Byline: FRANCINE KING
As more women take leadership roles in the male-dominated sports world, their influence can be felt across the country. The Times-Union selected seven women from the First Coast who wield such influence - locally and nationally - and asked them about the demands, struggles and rewards of being women leaders in sports.
THEIR PICKS FOR OUR LIST
Dolores Barr Weaver, chair and CEO of the Jaguars Foundation
Donna Fiedorowicz, senior vice president of tournament business affairs for the PGA Tour
Donna Hicken, First Coast News anchor, created the 26.2 with Donna: The National Marathon to Fight Breast Cancer
Mary Andrew, FCCJ volleyball coach and chief operating officer of the Jacksonville Junior Volleyball Association
Dottie Dorion, Ironman competitor, triathlete and community volunteer
Becky Purser, director of the University of North Florida's recreation department
Helen Atter, vice president of legal and business for the World Golf Foundation
NFL players' and coaches' wives
Who else belongs on this list? Let us know by e-mailing us at email@example.com.
Family: Husband, M.G.; twin sons, Jacob and Zachary (10); two stepchildren, Colleen (27) and Morgan (29).
Background: Graduated in 1978 from New York's Queens College, where she played on the women's basketball team. Played three seasons in the Women's Professional Basketball League, where she was an All-Star. Spent 17 years working for the PGA Tour in Ponte Vedra Beach, most recently as the senior vice president of strategic development in the office of the commissioner. Named one of the 10 most powerful women in sports in 2005 by FOXSports.com.
Current occupation: President of the Women's National Basketball Association.
Her impact: As president, Orender, 50, oversees all business and league operations for the WNBA. She also is responsible for ensuring the league's growth and continued viability by increasing marketing partnerships to connect with fans and elevating media coverage. So if a major product could benefit from reaching the WNBA's target audience, Orender and her team will seek to create that partnership. Or if a little girl with a basketball and a backyard hoop dreams of playing professionally one day, it's Orender's job to make sure the WNBA will still be around as an option for her.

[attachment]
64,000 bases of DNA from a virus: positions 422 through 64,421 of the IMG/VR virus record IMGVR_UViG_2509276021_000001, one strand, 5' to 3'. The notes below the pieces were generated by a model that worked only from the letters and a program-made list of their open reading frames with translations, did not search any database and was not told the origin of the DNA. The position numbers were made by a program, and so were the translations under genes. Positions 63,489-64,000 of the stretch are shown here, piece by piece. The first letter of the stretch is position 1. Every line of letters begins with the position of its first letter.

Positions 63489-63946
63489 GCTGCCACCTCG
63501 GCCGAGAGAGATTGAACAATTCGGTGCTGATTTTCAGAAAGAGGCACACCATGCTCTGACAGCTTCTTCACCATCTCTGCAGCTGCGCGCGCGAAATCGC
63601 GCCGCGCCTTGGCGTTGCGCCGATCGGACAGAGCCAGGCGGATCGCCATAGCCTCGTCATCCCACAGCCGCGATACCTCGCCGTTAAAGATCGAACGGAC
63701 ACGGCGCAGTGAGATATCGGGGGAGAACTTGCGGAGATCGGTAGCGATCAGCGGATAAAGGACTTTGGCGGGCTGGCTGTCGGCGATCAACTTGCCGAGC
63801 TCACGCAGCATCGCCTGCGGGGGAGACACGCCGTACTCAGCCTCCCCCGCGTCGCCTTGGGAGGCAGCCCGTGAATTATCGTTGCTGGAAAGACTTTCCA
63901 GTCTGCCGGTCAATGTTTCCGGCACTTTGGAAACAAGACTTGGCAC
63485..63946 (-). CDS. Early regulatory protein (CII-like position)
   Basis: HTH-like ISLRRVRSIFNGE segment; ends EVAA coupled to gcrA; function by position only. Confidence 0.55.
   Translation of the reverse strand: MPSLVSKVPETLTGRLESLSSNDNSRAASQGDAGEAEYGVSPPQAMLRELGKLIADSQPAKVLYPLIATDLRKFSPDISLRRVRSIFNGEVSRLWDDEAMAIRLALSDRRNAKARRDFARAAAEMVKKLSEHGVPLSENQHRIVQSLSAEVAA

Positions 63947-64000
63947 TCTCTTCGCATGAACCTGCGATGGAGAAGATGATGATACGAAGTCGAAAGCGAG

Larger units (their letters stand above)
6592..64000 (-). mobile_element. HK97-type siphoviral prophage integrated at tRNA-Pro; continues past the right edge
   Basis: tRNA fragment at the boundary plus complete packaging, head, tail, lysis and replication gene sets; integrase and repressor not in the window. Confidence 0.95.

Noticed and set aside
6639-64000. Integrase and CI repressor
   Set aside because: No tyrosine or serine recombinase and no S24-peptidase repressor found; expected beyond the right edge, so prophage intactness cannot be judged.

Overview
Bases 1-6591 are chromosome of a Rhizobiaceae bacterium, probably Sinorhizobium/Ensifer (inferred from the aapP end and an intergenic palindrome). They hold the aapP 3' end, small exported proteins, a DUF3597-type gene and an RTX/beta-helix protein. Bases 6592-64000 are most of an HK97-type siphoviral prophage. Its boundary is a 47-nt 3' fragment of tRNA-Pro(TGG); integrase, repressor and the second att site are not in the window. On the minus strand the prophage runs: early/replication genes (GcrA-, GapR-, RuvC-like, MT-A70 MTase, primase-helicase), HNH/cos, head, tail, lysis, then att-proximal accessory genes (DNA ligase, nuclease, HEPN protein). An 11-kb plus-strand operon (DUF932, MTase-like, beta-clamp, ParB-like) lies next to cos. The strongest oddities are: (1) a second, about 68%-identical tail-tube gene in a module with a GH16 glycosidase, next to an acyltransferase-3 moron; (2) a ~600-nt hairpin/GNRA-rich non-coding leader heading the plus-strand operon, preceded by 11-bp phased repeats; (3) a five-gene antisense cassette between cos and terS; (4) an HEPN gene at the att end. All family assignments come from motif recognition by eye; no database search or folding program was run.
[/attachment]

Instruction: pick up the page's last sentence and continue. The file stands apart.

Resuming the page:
Orender on the perception of women in sports: "If you look at the new television deal that the WNBA was able to sign, a new eight-year deal with rights fees, it begins to validate what women have been working so hard for. I fundamentally believe that it comes down to a single word, and that's respect. Women have a great deal of value. They're great role models, and they're looking for the kind of market respect that's worthy of who they are. But the great thing about women is that, while they like it, they don't demand it in a way that they withdraw who they are. They're always there. They're always caring. They're involved in the communities. They provide the highest level of values and the highest level of value to fans and companies."
Family: Husband, Scott Makar; son, Aaron (6); twin daughters, Helen Clare and Millicent (1).
Background: Ranked as the world's No. 1 swimmer at age 14. Won three gold medals and one silver medal in the 1984 Olympics. Inducted into the International Swimming Hall of Fame in 1994. Earned a law degree from Georgetown University. Was president of the Women's Sports Foundation from 1993 to 1994. Has testified before Congress more than 10 times as an advocate for Title IX. Was named one of the 13 most influential people in Title IX history by SI.com.
Current occupation: Professor of Law at Florida Coastal School of Law.
Her impact: As a vocal proponent of Title IX, Hogshead-Makar, 45, provides legal advice for cases related to gender equity in athletics, as well as serving as an expert witness. …